Salient to Investors:
Clive Crook writes:
The crash will recede, confidence will come back and stronger growth will resume. The zeal of Americans to work hard and prosper will prevail over the weary incompetence of the political class.
Inequality is rising, but the theory that the US system is fundamentally flawed is wrong. As is the belief that the rich have rigged the system, middle class incomes stagnate as labor productivity keeps rising, and if you are born poor, you stay poor.
Scott Winship at Brookings said the CBO found that up to the recession, US median household incomes were rising in inflation-adjusted terms, decade by decade, despite the supply of foreign labor growing faster than ever.
Successive generations are better off than their predecessors, and once the crash is behind us, this will continue. The US recovery is much stronger than Europe’s because US macroeconomic policy was better and the US more flexible and resilient, meaning more capitalist.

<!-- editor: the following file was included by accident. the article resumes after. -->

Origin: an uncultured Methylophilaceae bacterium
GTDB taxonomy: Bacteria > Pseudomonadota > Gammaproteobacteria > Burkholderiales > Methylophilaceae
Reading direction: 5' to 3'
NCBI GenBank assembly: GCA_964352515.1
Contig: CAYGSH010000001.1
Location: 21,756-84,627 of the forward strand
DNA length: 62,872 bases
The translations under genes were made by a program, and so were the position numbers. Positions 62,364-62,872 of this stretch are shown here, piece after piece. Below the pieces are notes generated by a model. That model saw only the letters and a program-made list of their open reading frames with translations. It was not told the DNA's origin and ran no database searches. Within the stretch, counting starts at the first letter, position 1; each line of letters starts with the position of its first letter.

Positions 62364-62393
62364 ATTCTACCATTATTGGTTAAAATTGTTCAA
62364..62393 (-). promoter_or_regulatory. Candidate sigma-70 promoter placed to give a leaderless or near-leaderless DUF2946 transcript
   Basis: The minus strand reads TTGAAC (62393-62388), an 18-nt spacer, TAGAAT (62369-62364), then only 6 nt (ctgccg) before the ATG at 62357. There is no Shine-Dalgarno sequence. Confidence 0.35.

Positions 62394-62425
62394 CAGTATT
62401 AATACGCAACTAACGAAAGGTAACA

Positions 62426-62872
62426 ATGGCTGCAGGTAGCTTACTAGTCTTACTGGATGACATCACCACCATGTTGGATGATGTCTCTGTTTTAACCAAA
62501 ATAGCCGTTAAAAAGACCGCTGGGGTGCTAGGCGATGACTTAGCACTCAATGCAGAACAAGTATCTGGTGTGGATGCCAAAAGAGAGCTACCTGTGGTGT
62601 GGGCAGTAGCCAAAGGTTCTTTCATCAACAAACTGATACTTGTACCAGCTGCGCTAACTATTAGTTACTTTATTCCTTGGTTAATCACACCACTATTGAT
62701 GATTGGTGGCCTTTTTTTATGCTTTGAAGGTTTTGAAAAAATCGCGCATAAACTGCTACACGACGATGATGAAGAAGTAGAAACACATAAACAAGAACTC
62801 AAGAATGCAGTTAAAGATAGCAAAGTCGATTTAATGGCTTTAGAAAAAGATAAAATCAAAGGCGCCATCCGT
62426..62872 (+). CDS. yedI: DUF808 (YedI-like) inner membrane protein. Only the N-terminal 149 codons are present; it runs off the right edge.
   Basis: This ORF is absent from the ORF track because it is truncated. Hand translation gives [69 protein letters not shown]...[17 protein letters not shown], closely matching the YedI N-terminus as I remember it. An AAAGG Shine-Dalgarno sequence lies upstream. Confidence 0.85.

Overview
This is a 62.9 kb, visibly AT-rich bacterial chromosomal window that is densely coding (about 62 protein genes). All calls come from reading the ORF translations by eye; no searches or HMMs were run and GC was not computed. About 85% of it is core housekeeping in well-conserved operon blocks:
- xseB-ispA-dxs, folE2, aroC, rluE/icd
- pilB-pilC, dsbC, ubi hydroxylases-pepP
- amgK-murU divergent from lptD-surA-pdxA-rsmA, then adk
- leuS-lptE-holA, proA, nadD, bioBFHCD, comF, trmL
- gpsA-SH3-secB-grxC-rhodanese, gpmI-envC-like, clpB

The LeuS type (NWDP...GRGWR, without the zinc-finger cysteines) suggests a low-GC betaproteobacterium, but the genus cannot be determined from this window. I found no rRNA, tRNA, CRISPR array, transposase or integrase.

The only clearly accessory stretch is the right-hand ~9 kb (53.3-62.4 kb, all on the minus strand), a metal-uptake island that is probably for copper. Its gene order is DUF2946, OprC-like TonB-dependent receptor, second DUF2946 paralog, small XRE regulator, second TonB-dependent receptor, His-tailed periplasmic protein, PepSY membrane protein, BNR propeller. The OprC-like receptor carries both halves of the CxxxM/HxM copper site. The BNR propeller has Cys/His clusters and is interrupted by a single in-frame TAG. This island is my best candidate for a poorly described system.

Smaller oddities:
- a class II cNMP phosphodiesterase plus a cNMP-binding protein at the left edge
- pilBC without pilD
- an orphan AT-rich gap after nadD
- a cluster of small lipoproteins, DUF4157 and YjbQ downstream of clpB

If technology and globalized markets had not boosted the incomes of superstar entertainers, athletes and business leaders, incomes would be more equal, but the middle class would not be better off.
A child of a poor family in the US is more likely to stay poor as an adult than his counterparts are in many comparable advanced economies. In this respect, the American Dream is a myth.
Miles Corak at the University of Ottawa and other economists argue that high inequality causes low mobility. But while the recent surge in the incomes of the super-rich, the main driver of US inequality, will make it easier for the very richest children to stay very rich, it is hard to believe it will help the poorest to stay poor.
Worsening inequality and the persistence of poverty from generation to generation are solvable problems, not hard-wired features of the system.
Read the full article at http://www.bloomberg.com/news/2013-07-31/all-this-inequality-talk-does-nothing-for-the-poor.html
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